Ghislaine Crozaz

Professor Emerita
Ph.D., University of Brussels, 1967
research interests:
  • Cosmochemistry

contact info:

image of book cover

Professor Crozaz is interested in the in-situ study of trace elements in both extraterrestrial (meteorites and lunar samples) and terrestrial rocks to better understand their formation and to gain insights into the chemical nature of their parent materials. Trace elements, and particularly the rare-earth elements (REE), are sensitive indicators of igneous differentiation processes, as they typically partition strongly into either the liquid or crystal phase of a magma system.

In collaboration with the late Research Professor Ernst Zinner, Professor Crozaz developed a method to measure REE and other trace-element abundances in 5 to 50 µm spots of individual crystals. With this technique, concentrations as low as 1 to 10 ppb (of each of the REE) can be measured, and even major silicates can be analyzed. This represented an improvement of at least a factor of 10 4 relative to electron microprobe analysis, the in-situ technique commonly used by petrologists and geochemists. Measurements are made on standard thin sections, after documentation by optical and scanning electron microscopy. The samples are bombarded with oxygen ions; the resulting ions are extracted and then separated in a mass spectrometer and counted. Average concentrations of rare earth elements (normalized to concentrations in C1 chondrites) in two phase from Dar al Gani 476.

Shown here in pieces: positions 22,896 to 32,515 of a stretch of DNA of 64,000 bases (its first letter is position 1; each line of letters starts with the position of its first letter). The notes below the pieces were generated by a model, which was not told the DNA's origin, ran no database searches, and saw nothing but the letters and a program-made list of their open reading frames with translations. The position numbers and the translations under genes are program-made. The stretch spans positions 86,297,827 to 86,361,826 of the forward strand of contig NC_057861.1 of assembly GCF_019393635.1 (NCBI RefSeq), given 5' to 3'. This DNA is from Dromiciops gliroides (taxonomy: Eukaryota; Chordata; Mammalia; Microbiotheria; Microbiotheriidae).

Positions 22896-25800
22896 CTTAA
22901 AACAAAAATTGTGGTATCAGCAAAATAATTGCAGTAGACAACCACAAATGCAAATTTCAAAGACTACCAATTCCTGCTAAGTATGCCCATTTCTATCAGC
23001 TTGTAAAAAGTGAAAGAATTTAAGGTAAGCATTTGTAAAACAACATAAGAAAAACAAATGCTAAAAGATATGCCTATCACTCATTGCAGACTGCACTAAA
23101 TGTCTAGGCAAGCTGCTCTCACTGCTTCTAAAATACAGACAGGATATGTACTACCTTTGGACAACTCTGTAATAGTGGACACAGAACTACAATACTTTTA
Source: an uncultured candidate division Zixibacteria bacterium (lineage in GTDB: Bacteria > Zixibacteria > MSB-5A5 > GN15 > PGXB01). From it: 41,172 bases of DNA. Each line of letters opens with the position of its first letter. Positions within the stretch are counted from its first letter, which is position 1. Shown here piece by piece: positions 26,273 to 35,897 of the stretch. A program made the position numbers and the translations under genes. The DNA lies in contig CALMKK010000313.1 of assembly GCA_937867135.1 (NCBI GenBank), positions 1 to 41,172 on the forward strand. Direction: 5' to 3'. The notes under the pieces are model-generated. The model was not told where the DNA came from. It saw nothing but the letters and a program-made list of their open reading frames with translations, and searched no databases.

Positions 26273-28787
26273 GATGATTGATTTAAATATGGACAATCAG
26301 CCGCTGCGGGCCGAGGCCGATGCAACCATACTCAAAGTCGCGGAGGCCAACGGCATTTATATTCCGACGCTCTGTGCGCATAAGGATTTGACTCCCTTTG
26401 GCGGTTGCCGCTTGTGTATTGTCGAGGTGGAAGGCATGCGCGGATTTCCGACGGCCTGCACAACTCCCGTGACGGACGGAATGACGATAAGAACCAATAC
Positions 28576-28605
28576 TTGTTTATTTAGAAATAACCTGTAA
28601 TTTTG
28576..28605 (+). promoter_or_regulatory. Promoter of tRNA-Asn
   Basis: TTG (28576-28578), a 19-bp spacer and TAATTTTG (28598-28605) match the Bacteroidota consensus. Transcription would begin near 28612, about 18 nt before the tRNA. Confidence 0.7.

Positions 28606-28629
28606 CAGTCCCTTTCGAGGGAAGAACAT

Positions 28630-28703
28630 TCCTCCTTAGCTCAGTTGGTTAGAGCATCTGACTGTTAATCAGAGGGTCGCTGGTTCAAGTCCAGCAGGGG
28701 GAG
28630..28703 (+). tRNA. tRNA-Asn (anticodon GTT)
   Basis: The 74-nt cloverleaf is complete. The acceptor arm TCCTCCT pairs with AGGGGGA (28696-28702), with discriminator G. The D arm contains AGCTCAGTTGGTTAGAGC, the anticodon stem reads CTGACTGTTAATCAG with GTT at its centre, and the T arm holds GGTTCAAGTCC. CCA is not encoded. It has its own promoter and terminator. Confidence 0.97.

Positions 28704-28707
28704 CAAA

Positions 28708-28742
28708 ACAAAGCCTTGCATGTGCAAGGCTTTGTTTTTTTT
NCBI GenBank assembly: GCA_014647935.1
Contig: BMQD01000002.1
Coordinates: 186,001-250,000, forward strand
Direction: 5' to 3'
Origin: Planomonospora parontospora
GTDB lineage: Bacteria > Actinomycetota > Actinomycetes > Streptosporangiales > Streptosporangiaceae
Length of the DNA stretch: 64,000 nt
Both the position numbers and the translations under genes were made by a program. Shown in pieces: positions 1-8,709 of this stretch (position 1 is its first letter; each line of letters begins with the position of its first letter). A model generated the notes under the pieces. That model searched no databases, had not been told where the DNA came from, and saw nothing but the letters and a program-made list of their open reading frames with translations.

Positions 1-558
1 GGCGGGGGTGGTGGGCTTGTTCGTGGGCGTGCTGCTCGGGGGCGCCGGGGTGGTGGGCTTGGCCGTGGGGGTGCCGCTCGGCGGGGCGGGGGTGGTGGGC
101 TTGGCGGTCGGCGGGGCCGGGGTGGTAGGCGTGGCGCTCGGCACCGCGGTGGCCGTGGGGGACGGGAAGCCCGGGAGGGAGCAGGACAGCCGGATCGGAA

The ion microprobe has become an important tool in geology to study trace elements and isotopes on a microscopic scale. Compared to analyses of bulk samples, investigations of trace elements in individual phases and grains reduce the risk of contamination from other phases, and offer the opportunity to study intergrain variations and crystal zoning. Equilibrium mineral assemblages may be evaluated, and evolutionary trends within a sample are not overprinted by minor REE-bearing minerals or mesostasis.

Professor Crozaz and her associates studied the origin and history of SNCs (a group of meteorites that are most likely ejecta fragments from Mars) and were interested in a variety of differentiated meteorites: the eucrites, the oldest basalts known in the solar system (which may be samples of the asteroid 4 Vesta), the aubrites, a group of extremely reduced meteorites, the ureilites, a puzzling group of objects which have also "primitive" characteristics. Enstatite chondrites, which are extremely reduced mineral assemblages, were also the objects of their attention. In addition, they investigated the ferroan anorthosites from the Moon, to understand the origin of these feldspathic highland rocks, and have contributed to the study of eclogite xenoliths formed in the terrestrial mantle. Large numbers of meteorites are now recovered in hot deserts and determining the extent to which their chemical and isotopic compositions have been altered by their long residence on earth was also a concern of theirs.

The prior research interests of Dr. Crozaz included the natural and artificial radioactivity of the atmosphere and its precipitations, the development of a method to date polar glaciers, the measurement of the influx of interplanetary dust on Earth, and the study of the dynamics of the lunar regolith and of the thermal history of meteorites. She has served on many national committees and is a Fellow of the American Geophysical Union and of the Meteoritical Society. In 1982, and again in 1990, she was part of an international group of scientists who spent five weeks collecting hundreds of meteorite fragments on the Antarctic polar plateau. One of the meteorites was identified, through a variety of geochemical techniques, to be the first lunar sample ever recognized on Earth.